Knives in Schools
I think that pocket knives should be allowed in school. According to Michigan law, students are not allowed to carry a dangerous weapon.
According to the state laws the definition of a dangerous weapon, in this case, is any firearm, dagger, dirk, stiletto, or knife with a blade over three inches in length, a pocket knife opened by a mechanical device, iron bar, or brass knuckles. I believe that those are good rules, and that schools shouldn’t be any more over restrictive than the state. Having said that, I should be allowed to have my one-inch Swiss Army knife on me. Some people might wonder if I would even really use my knife during school. The honest answer is not usually.
So why do I want it? Sometimes it is helpful. For example, when a screw on my glasses is about to fall out, I can use the pocket knife to put it back in. If I were to lose the screw, I probably wouldn’t be able to wear my glasses because they would keep falling off, and without my glasses I wouldn’t be able to see anything that the teachers put on the whiteboard at the front of the room. There have also been times in certain classes, particularly art class, where it would have been helpful for etching thing or even cutting some paper. You might point out that art class usually has supplies for you to borrow, which it does, but often they are low quality or not as efficient as a knife would be.
One concern that might be raised is that bringing knives to school is a safety issue. That point is almost totally invalid. In shop class kids use saws and hammers. It would be a lot easier to kill or injure someone with a saw or a hammer than a one-inch pocket knife. We are also required to use scissors in most classes at some point it time.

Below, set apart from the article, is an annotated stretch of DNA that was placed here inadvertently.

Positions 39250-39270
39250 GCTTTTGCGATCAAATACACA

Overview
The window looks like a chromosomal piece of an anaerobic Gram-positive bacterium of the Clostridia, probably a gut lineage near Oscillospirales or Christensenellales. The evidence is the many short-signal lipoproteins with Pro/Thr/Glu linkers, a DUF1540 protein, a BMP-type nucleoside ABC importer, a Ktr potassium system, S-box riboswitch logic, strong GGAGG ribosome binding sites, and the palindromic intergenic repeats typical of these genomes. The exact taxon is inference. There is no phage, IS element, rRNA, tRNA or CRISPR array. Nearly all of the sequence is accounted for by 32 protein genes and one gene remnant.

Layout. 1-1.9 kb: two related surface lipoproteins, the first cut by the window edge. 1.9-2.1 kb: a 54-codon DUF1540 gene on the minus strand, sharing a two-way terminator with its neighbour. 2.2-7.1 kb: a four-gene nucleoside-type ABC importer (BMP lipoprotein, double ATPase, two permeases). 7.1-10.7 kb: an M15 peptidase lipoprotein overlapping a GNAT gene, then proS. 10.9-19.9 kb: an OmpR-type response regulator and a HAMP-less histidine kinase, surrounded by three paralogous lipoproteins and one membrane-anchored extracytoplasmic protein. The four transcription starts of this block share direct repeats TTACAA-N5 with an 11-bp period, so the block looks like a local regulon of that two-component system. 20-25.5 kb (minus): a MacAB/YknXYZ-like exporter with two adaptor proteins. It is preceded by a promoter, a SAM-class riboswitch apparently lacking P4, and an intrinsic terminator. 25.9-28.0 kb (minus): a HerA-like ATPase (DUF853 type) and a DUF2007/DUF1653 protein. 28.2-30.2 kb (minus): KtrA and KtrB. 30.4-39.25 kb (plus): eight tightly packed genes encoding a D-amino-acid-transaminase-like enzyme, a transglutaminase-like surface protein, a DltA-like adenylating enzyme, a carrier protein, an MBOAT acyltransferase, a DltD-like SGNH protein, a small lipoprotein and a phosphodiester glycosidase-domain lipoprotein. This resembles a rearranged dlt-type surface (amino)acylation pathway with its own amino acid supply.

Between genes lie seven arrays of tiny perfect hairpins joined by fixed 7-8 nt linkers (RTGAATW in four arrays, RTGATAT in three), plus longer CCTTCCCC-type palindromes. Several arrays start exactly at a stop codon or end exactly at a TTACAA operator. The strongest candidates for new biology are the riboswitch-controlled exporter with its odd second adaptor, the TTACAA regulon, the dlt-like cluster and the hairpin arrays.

Someone could easily take a pair of scissors and injure someone if they really wanted to. The scissors could also hurt someone if a person carrying them tripped. Kids often threaten to use pressure points on classmates, and while many of them exaggerate, some kids are perfectly capable of using pressure points to cause injury. While the above scenarios could happen, they haven’t happened around me. One reason tor that is that the teachers supervise what we do, and they would still supervise us if we had pocket knives.
In the “olden days” many people carried pocket knives on them. Some people even remember certain teachers showing them how to whittle more safely or sharpen it more efficiently. None of them ever remember someone using or threatening to use the knife on someone else. While there are many pros and cons of pocket knives being allowed in school, I don’t think that there is any evidence concrete enough to ban them. A good compromise might be that a student may be permitted to have one on them as long as they don’t take it out of their pocket without permission.